Animation was interesting and parts (the middle?) had a lovely sense of humor, but the whole is depressing.
Pas aime du tout!
This beautifully animated story is paying homage to Jaques Tati, but a bit dipressing.
Based on an original screenplay by the late Jacques Tati this whimsical animated feature makes old school animation techniques look brand new again. Desperate for work, a middle-aged French magician finds himself doing card tricks for an audience of appreciative drunks at a remote Scottish inn. Mesmerized by his sleight of hand, and dying to break free of her stifling village existence, the innkeeper’s young housemaid convinces the old illusionist to pack up his magical props along with his rabid bunny familiar and run away with her to the bright lights of Edinburgh. Settling into a boarding house populated by show biz eccentrics including a suicidal clown, a schizoid ventriloquist and a gaggle of cloned acrobats, the magician soon finds himself having to play fairy godfather to the maid’s increasingly Cinderella-like demands; even taking on a few extra jobs in order to keep her supplied with heels and dresses. But all fairytales have to end sometime and as the maid experiences her first stirrings of womanhood the old man quietly slips away to begin the next chapter of his life. With it’s meticulously detailed retro feel and palette of soft watercolours The Illusionist produces a dreamy sense of nostalgia for those of us old enough to remember when animation was more art than science. What little dialogue exists is limited to grunts and terse sentences delivered in a handful of languages while the humour is purely physical à la Tati (who also pops in for a surprise cameo). The characters are bigger than life and drawn with an exaggerated hand reminiscent of Ralph Bakshi’s gritty urban cartoons but with more class and less crass; a rowdy rock’n’roll band that transforms into a pack of mincing queens once the curtain falls was especially hysterical. A good old-fashioned family film that doesn’t rely on toy franchises or 3D glasses to keep you in your seat.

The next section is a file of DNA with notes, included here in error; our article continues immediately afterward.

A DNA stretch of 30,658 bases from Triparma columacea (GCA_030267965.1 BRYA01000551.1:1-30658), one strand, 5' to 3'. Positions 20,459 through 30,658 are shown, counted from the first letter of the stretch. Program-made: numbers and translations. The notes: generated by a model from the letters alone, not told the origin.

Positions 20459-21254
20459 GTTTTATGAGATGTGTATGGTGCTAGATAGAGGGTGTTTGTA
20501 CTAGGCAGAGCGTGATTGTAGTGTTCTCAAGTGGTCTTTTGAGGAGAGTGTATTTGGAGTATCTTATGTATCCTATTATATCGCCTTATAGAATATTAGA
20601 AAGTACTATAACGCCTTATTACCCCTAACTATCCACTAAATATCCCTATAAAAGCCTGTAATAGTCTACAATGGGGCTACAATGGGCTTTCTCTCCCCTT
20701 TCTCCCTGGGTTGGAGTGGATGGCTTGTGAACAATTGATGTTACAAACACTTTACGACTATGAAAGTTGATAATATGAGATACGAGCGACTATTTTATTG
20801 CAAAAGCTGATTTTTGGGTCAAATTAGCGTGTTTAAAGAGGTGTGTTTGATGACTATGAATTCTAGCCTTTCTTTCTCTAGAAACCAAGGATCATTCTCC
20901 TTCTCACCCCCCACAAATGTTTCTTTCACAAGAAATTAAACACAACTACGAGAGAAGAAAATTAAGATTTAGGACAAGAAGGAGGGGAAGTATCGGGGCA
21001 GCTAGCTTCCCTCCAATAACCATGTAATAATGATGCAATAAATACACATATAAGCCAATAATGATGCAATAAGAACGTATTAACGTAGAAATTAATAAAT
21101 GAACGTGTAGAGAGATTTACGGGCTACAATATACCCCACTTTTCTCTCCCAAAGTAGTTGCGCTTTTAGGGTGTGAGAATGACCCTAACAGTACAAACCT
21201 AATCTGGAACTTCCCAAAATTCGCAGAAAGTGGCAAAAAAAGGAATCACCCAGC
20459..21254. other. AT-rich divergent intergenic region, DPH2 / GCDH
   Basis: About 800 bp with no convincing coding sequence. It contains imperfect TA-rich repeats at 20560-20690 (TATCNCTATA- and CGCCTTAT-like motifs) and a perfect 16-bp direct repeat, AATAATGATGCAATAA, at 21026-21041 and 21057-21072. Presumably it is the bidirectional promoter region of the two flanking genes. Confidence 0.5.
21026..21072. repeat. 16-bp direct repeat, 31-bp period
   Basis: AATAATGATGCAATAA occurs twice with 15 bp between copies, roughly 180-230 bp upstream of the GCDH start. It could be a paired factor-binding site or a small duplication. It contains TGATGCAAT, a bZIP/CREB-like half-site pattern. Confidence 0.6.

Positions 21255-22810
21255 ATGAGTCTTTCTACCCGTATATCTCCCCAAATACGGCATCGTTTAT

The same type of charming animation which was in "The Triplets of Belleville",..
but without that film's vibrant energy, nor its stimulating & interesting story.
It should appeal to people who like European 'art' movies.
This is a 2010 British-French animation film directed by Sylvain Chomet.
The film is based on an unproduced script written by French mime, director and actor Jacques Tati in 1956.
Tati wrote the script of The Illusionist and intended to make it as a live action film with his daughter.
It was written as a personal letter to his estranged eldest daughter, Helga Marie-Jeanne Schiel, whom he had abandoned when she was a baby.
So, it's not a romance but more like the relationship between a dad and a daughter.
In the film Alice discovers the affection of a handsome young man.
Once the illusionist sees them walking together, he opts to leave her with money and move on.
His final message is a letter that says "Magicians do not exist."
Alice subsequently moves in with her new boyfriend.
The illusionist releases the rabbit on the verdant hillside of Arthur's Seat, where many other rabbits are seen.
To the eyes of the illusioninst, therefore, Alice and the rabbit are the same.
He sets both of them free.
It is a tender, contemplative and somewhat poetic film.
this disc is dmagaed and it took forever to get it out of player
if this is replacement disc - it too is damaged
I don't get it. What is the point of this story? Most of the characters are leading really sad lives with no resolution.
I was eager to see this since it was done by the same people who did The Triplets of Belleville, which is just gorgeous. As a dyed-in-the-wool animation freak, I can attest to the absolute brilliance of the artwork. HOWEVER, the story is so disjointed it is virtually incomprehensible. I ended up more confused than impressed.
Pretty strange. No dialogue. The animation is usually good enough to express what is going on, but not always: some aspects are confusing. "Story" (if you can call it that) very odd. But an interesting piece.
There are no ages for this title yet.
There are no summaries for this title yet.
There are no notices for this title yet.
There are no quotes for this title yet.